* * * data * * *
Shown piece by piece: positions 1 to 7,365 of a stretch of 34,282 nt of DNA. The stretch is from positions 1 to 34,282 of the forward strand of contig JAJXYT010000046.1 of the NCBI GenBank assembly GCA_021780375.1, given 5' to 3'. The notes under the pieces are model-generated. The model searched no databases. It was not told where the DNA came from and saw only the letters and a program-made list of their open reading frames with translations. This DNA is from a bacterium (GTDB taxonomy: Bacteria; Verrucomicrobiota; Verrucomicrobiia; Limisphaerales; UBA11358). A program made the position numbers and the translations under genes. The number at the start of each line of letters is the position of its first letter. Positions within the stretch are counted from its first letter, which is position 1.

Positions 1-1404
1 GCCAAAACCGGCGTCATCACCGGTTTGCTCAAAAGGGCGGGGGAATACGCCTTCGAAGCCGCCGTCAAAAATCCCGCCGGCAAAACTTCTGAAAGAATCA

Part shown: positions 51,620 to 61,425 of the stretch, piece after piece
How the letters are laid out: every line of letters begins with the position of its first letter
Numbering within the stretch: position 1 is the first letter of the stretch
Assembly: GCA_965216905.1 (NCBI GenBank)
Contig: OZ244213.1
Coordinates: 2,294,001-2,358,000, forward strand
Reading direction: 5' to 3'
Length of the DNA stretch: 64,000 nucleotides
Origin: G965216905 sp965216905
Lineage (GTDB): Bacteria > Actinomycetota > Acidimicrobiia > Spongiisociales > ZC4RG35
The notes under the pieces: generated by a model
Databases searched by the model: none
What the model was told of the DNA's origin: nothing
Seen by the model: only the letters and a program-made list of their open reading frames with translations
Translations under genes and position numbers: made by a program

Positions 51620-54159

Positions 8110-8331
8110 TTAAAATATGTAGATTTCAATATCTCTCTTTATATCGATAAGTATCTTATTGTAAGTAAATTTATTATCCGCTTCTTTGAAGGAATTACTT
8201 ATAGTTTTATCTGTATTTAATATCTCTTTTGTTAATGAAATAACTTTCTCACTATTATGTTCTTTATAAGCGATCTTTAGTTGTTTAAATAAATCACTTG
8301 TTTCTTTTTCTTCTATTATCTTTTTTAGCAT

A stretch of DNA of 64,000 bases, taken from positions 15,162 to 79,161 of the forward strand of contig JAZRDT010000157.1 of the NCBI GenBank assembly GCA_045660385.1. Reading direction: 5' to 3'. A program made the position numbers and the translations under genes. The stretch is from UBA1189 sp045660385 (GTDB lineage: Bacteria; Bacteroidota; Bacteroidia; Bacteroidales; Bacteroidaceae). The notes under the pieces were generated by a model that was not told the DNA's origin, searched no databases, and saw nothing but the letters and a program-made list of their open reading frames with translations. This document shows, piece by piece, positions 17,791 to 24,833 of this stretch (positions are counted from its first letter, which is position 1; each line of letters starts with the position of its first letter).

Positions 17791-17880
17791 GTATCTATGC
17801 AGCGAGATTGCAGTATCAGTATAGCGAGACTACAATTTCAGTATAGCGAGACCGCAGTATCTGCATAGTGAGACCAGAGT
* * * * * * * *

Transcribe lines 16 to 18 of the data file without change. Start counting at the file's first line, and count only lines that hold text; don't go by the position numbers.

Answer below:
What the model was told of the DNA's origin: nothing
Seen by the model: only the letters and a program-made list of their open reading frames with translations
Translations under genes and position numbers: made by a program